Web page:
IN THE crowded and terrifying conditions of a Singapore prisoner of war camp, Des Bettany decided to bring some light humour.

As a POW, Lance Bombardier Bettany kept spirits up by producing a series of cartoons, some of which satirised his captors at Changi Prison.

He also became part of a ‘production line’ creating programmes for the many theatrical and musicals produced in the camps.

Now, his artwork has been brought to life online by his relatives — who only discovered his drawings and paintings after he died.

Des was born on Abbey Street in Burnley in 1919, and grew up the second of four children.

In 1939, Des joined the Territorial Army (Royal Artillery) and was mobilised in August of that year.

He fought in France and Belgium before boarding the troopship Empress of Canada, bound for the Far East.

Des then fought the Japanese at Ipoh, Alor Star and Kuantan, and saw most of the major actions in Malaya until he was captured in Singapore in February 1942. He was imprisoned at a camp on Towner Road before he was later moved to Changi Prison but decided to continue with his drawing. Des passed some of the drawings and paintings on to friends, but kept many which were only discovered after his death in 2000, aged 81.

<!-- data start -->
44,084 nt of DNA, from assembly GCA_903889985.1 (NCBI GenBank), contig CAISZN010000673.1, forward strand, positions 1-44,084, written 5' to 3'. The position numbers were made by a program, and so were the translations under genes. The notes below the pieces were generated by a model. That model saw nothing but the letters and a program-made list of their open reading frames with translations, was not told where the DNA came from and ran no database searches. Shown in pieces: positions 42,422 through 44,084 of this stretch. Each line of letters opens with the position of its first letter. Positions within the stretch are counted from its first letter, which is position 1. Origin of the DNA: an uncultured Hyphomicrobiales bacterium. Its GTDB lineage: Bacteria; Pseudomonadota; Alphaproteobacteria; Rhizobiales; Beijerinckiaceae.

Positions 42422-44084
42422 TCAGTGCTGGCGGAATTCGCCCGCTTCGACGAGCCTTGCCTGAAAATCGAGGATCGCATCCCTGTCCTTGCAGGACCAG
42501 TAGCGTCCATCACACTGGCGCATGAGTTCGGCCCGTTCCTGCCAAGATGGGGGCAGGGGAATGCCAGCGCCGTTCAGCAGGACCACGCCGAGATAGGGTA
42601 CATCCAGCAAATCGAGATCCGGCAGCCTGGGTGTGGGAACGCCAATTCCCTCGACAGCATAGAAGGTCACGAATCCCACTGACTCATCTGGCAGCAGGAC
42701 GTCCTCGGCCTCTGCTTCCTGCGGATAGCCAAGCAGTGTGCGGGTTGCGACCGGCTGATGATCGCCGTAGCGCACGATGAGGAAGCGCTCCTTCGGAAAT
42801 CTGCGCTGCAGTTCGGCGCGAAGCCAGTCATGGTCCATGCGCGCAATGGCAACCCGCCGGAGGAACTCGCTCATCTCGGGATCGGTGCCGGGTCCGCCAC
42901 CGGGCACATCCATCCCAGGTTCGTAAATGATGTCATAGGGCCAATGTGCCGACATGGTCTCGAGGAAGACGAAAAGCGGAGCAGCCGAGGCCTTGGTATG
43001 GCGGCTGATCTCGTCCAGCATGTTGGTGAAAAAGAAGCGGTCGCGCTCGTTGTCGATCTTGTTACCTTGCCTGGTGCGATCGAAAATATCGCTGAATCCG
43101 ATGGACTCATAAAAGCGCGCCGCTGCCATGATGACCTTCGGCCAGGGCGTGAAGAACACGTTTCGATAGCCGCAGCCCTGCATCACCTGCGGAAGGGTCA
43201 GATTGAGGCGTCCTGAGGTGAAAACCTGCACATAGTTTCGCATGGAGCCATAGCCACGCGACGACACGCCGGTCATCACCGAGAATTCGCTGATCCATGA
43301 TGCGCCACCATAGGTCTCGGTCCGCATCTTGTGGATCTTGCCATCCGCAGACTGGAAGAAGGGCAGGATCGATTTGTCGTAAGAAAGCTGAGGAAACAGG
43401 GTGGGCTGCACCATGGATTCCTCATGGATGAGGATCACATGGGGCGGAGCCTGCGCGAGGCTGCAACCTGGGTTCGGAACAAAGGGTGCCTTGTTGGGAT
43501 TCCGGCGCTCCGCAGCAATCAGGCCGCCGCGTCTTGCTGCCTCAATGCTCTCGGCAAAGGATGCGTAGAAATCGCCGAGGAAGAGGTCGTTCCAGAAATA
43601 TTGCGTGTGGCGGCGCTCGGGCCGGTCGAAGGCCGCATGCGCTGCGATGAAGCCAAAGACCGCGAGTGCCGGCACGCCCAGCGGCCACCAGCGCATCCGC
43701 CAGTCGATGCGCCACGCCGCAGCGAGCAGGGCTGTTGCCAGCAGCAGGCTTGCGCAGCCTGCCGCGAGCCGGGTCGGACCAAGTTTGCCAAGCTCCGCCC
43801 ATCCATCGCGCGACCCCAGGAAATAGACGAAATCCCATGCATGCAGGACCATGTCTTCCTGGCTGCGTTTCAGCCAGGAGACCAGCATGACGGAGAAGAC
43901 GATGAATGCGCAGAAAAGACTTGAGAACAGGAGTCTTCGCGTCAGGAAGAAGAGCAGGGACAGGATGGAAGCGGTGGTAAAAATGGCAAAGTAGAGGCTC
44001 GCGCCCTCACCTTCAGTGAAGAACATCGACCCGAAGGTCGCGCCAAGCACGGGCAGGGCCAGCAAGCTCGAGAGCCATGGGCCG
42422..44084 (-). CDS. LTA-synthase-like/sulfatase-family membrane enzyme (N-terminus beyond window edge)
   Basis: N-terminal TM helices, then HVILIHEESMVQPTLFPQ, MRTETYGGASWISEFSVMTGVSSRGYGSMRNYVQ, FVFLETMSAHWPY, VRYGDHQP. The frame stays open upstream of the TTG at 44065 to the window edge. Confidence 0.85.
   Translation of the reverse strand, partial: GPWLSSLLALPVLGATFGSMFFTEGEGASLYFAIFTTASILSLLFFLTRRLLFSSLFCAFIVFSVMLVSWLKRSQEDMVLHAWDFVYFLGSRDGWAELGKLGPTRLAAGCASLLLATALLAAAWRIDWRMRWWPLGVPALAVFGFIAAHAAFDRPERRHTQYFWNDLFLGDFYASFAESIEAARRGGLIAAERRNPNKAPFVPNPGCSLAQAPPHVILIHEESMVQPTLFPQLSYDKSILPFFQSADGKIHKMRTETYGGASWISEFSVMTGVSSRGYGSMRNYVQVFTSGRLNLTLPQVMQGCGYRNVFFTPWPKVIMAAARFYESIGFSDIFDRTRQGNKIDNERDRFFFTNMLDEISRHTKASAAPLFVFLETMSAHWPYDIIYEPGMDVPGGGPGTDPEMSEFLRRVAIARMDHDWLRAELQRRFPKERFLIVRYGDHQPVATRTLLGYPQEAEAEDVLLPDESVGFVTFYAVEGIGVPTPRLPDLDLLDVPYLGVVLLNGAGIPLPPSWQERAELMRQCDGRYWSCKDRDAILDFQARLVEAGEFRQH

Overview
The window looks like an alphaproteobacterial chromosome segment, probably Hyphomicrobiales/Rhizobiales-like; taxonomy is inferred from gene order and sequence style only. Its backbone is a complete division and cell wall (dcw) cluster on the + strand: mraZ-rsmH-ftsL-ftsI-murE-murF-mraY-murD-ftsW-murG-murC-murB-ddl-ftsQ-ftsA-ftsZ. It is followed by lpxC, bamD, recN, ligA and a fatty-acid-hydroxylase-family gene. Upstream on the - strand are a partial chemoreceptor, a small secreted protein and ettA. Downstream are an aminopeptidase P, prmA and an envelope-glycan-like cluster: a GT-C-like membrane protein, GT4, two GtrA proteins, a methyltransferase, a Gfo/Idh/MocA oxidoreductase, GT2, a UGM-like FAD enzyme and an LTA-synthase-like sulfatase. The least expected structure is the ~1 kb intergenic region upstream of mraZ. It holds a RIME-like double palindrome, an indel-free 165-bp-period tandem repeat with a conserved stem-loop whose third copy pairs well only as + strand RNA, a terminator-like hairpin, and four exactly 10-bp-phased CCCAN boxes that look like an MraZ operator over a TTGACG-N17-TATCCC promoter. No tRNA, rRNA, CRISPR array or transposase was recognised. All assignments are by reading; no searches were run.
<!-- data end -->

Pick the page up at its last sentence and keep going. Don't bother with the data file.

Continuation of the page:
Son Keith, who lives in Adelaide, Australia, said: “We knew he had a few paintings from his time as a POW in Changi in the top of his wardrobe, but not so many.

“As these over 300 paintings sat in dad's cupboard for 60 years, upon his death we scanned them as they are all originals.

“Some time later we paid a friend to create a website.

“It is still being added to now, a living website, as relatives of ex POWs scan other bits of dad’s work and email it to us. He obviously gave a lot away to his mates.

“Here we are in Australia, receiving emails that contain dad’s work we have never seen before from England, Scotland, Wales, Ireland, Canada and Singapore.”

Visit http://changipow